The choice of instrument study implicitly assumes that hedging is continuous. However, if the hedger has strong information about the likely timing of any currency devaluation, then the choice of instrument becomes irrelevant, and obviously a forward hedge should be entered into prior to the devaluation event. How can we find the elusive Holy Grail and get real information about likely timing of devaluations?

In a sense, the IMF has done some of the job for us. They have been using, and publishing, early warning indicators for more than a decade. But their signals tend to be longer term, designed to catch crisis events far enough in advance to take effective action. We would like to know about potential crises just a few months in advance in order to guide, say, a quarterly hedging strategy. This is a completely different timescale to the less precise circa two-year warning that the IMF hopes to have in order to allow remedial action to be taken should a country’s macroeconomic fundamentals deteriorate.

Many investors and corporates maintain a mandatory policy of hedging their forex risk, no matter how expensive it may be in the long run

In order to provide a shorter-term warning signal, we incorporate financial market indicators that tend to be available on a daily basis and do not suffer the longer publication lags typically encountered for economic data. A sharp deterioration in rapidly-evolving market factors, coinciding with an elevated level of risk as signalled by macroeconomic indicators, should provide a timely warning that market participants see currency depreciation as imminent. In other words, macroeconomic imbalances may persist for an extended period but market factors should help to signal when a critical point has been reached.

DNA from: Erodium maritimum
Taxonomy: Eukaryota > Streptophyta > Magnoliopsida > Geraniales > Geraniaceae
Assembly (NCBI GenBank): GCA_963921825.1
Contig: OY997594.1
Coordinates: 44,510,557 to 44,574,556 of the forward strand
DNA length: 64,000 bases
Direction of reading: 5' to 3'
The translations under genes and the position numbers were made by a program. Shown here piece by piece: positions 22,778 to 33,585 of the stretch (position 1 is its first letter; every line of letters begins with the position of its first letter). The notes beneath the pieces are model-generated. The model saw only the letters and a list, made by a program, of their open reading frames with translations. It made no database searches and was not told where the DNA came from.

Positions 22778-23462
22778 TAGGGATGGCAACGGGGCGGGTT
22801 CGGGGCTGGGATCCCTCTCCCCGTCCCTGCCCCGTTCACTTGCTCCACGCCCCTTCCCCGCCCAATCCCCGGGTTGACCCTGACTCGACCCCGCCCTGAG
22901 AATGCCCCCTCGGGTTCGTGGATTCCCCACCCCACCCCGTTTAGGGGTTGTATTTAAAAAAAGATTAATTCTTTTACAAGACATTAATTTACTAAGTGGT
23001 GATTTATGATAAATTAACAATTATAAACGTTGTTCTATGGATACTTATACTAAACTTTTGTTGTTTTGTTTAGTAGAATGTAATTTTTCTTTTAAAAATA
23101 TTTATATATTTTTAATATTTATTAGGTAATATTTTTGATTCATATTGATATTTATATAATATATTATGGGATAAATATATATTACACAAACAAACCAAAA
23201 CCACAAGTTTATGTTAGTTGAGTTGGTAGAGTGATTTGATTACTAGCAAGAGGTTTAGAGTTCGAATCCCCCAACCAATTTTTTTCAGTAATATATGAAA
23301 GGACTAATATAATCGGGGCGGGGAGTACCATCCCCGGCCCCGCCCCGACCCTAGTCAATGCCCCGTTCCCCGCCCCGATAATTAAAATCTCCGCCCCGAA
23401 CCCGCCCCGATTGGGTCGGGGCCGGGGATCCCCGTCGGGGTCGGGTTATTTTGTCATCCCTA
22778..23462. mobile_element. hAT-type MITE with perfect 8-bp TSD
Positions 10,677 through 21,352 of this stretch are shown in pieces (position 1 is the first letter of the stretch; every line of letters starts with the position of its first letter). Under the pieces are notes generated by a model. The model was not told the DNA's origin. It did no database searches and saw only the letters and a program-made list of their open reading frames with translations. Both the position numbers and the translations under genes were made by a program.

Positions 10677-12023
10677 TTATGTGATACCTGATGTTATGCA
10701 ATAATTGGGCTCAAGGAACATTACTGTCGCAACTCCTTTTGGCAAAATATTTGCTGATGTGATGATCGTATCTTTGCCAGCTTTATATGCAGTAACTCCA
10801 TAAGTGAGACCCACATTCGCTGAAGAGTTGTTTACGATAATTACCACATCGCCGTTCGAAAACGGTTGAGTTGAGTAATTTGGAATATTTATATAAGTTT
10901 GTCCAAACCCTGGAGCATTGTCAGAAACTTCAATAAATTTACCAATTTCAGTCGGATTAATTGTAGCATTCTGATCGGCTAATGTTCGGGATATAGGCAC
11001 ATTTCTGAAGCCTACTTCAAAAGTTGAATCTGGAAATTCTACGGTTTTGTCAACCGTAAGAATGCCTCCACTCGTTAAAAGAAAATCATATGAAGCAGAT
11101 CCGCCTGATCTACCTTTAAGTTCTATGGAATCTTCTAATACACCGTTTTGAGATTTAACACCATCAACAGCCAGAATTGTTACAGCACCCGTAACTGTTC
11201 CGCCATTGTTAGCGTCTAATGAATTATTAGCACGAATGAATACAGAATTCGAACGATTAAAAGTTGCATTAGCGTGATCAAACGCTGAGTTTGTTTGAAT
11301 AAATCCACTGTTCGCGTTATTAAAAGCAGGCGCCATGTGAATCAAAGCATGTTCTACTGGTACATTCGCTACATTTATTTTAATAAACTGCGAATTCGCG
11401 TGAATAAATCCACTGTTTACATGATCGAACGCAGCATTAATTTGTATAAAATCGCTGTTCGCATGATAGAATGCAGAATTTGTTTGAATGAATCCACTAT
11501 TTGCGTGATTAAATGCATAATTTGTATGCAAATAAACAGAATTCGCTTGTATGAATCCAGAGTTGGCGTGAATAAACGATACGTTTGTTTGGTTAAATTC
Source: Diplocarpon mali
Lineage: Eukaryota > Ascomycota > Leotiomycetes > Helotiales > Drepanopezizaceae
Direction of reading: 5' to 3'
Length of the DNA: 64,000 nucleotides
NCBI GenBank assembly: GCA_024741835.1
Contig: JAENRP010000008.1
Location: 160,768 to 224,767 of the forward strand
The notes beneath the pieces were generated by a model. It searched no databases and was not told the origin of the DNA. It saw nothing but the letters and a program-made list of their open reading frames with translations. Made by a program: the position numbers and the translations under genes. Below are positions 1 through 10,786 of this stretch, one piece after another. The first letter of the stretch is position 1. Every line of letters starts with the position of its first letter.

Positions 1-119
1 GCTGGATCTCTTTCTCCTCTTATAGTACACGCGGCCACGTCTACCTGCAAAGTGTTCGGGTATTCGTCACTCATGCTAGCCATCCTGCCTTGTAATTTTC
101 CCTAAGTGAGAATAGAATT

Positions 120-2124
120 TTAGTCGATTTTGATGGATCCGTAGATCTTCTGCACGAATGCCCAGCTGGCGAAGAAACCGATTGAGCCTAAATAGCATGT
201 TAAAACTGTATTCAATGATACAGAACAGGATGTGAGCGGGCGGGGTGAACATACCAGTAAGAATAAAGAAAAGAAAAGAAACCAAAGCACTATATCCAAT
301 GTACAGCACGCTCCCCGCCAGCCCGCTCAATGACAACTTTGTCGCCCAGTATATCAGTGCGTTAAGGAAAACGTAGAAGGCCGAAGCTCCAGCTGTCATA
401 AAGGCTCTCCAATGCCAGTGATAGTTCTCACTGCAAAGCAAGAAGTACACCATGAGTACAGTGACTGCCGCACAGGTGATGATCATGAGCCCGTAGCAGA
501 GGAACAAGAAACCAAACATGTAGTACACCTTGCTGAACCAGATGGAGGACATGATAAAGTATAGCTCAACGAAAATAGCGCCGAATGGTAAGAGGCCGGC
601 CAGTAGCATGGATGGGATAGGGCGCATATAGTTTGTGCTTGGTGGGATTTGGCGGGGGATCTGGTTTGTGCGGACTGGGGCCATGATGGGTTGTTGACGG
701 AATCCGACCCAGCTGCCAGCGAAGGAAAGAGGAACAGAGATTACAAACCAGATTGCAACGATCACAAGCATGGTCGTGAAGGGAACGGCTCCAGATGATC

Including market factors has another benefit that is related to the way in which currency crises tend to differ in origin and evolution. The Asian crisis that began in 1997, for example, was clearly of a different nature to, say, earlier Latin American crises.

By including market-based factors, we increase the chances of being able to identify crises that occur for reasons other than misaligned macroeconomic fundamentals. In total, we included nine macroeconomic indicators (current account, money supply, inflation, industrial production, trade data (exports), short-term debt, non-performing loans, domestic credit, economic surprises), and four market indicators (real effective exchange rate, forex implied volatility, equity market performance, global risk sentiment). Using these factors we were able to create a risk index for each country.

Soure: Bloomberg. Notes: Horizontal lines represent averages

In order to test the effectiveness of the warning signals provided by this method, we performed a simple back test. To account for the potentially significant carry earned by holders of EM currencies, we considered carry returns rather than simple exchange rate developments. A high reading for our early warning index is taken as a signal to remain un-invested for the subsequent two months. Fig.3 shows how risk-adjusted carry trade returns were enhanced.

Decision making
It is clear that both hedge timing and hedge instrument are important decisions. Imperfect knowledge of the future means that even warning indices like the one described above can only help with a decision, rather than give certainty. Different risk tolerances and company policies mean that there is no one single hedge strategy to fit all cases. However, the above results can be used to give guidelines, which can inform and enhance any EM hedging programme.

They may be simply stated: if risk is high, consider hedging with a forward. At intermediate risk levels, an option may be more appropriate. And when risk levels are very low, consider a lower hedge ratio, or not hedging at all. These are simple guidelines and should be more widely understood and applied than they are. The study of history can be a powerful tool to help us manage the future.

For more information: www.cbcm.commerzbank.com; email: jessica.james@commerzbank.com or jonathan.fullwood@commerzbank.com

Commerzbank won Best Liquidity Provider, in the 2013 Foreign Exchange Awards.

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Author: Travis Esquivel

Travis Esquivel is an engineer, passionate soccer player and full-time dad. He enjoys writing about innovation and technology from time to time.